Intelligent Design by Denise Little. Book Review.

Intelligent Design
Published by: DAW
ISBN: 978-0756405687

Rating: 7/10

[easyazon_image add_to_cart=”no” align=”left” asin=”0756405688″ cloaking=”default” height=”500″ localization=”default” locale=”US” nofollow=”default” new_window=”default” src=”” tag=”buzmag-20″ width=”310″]When I was a young, maybe 9 or 10, one of my favorite games on the computer was Sim Earth. As “God” games go, it was pretty primitive, not at all like Black and White or Spore or whatever the kids are playing these days. The sheer enjoyment and frustration (mostly the latter) I derived from having to manage an Earth-sized planet and keep species of all stripes from going extinct taught me two things: A) being God sucks and B) this whole Earth was created in six days thing is way more complex than it looks on paper.

If only I had a book like Intelligent Design, I wouldn’t have wasted all that time trying to avoid mass extinction. This collection of short stories edited by scientist and Protestant Denise Little takes the evolution vs. creationism debate to a whole new level. Instead of rehashing the same God vs. Nature arguments over and over, the book dares to ask the provocative: what does it mean to be created in someone else’s image. What does it mean to create someone else in your image?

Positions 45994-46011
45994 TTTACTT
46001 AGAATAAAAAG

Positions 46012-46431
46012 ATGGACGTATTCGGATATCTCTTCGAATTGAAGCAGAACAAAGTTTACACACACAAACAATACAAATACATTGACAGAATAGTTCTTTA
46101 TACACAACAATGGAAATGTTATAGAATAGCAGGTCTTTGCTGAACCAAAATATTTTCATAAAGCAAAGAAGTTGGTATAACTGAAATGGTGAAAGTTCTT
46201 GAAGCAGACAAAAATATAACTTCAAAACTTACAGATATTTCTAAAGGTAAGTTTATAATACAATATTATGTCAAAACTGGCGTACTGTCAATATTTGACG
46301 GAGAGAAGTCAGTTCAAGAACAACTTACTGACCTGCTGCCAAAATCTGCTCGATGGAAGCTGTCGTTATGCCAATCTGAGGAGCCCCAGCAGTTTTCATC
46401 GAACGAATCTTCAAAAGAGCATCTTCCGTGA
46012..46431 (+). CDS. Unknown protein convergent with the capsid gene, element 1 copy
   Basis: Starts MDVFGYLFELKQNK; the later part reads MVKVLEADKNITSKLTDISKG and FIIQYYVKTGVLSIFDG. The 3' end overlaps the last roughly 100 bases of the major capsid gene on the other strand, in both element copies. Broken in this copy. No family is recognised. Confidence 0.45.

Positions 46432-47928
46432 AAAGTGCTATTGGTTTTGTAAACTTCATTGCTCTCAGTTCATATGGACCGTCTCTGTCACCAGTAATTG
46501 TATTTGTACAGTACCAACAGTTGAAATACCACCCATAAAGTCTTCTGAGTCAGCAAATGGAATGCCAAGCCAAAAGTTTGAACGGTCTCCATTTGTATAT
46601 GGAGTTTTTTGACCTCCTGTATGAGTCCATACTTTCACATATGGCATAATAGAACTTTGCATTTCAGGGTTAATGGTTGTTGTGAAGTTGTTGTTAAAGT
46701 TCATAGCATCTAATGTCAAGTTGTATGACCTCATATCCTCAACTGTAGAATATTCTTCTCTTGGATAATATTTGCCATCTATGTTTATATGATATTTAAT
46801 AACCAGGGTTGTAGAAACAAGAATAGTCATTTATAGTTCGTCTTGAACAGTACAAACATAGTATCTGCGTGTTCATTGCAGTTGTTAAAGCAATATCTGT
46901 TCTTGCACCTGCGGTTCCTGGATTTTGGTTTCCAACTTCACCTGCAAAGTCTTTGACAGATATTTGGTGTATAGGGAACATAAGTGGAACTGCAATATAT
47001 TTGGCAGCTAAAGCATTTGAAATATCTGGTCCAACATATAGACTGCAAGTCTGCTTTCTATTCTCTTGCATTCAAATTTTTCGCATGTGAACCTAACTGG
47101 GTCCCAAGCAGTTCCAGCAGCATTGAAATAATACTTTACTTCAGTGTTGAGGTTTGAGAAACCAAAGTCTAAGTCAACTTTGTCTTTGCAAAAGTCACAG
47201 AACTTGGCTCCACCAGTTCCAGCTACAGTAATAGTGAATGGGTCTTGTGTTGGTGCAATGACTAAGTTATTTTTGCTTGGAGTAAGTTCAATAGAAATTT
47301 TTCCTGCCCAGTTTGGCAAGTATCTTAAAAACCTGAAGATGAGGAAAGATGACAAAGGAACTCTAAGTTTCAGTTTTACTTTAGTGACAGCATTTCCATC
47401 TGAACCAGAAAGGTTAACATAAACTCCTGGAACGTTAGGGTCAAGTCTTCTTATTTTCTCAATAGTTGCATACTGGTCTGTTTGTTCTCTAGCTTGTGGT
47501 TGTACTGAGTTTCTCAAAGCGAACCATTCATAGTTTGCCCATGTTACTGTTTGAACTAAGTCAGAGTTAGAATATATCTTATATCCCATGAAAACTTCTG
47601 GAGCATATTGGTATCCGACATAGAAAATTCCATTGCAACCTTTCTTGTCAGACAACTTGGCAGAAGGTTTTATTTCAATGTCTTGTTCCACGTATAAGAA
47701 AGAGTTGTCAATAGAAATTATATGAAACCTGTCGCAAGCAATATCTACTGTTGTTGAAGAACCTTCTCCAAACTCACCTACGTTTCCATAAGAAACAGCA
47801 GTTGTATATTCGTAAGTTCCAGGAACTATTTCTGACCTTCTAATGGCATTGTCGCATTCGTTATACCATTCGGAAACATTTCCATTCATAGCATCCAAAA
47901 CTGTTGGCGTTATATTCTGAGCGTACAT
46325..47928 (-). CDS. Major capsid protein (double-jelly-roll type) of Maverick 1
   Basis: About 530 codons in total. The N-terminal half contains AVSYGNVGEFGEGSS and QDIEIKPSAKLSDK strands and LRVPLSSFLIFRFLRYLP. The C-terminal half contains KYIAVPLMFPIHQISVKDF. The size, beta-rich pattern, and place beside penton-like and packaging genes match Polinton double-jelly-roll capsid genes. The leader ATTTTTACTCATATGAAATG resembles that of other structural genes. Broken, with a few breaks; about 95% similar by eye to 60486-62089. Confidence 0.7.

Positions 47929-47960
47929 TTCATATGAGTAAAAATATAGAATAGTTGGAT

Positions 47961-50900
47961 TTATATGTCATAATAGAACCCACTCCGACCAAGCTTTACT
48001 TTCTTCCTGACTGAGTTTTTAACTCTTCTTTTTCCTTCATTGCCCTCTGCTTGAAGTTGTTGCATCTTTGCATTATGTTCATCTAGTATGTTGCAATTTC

From a mysterious stranger who prompts an academician to question her rational bias, to a mad scientist who literally plays God with the unwitting help of Uncle Sam, Intelligent Design doesn’t just try to ask if there is order to the seeming randomness of the Universe, but whether or not this life we share on this big blue Earth is really random at all. The natural order of things is turned upside down quite a few times in this compilation, and not always because of something man has done or not done (though we do screw ourselves over a lot-we may know how to splice a gene, but Heaven help us if we can’t save our own rumps from self-extinction. See: warming, global).

Man made Apocalypse aside, there are elements of the book that are unnecessary at times, and not all stories are created equal. Do we really need to be lectured about the Dover, Pennsylvania case? The Kansas school board decision a few years back? The 1989 Supreme Court decision that made it illegal to teach creationism in school (which, by the way, gave rise to intelligent design theory in the first place)?

Overall though, while Intelligent Design is far from a serious read, it is at best an entertaining dip in an otherwise murky and controversial pool, infested with sharks.

John Winn – Staff Writer
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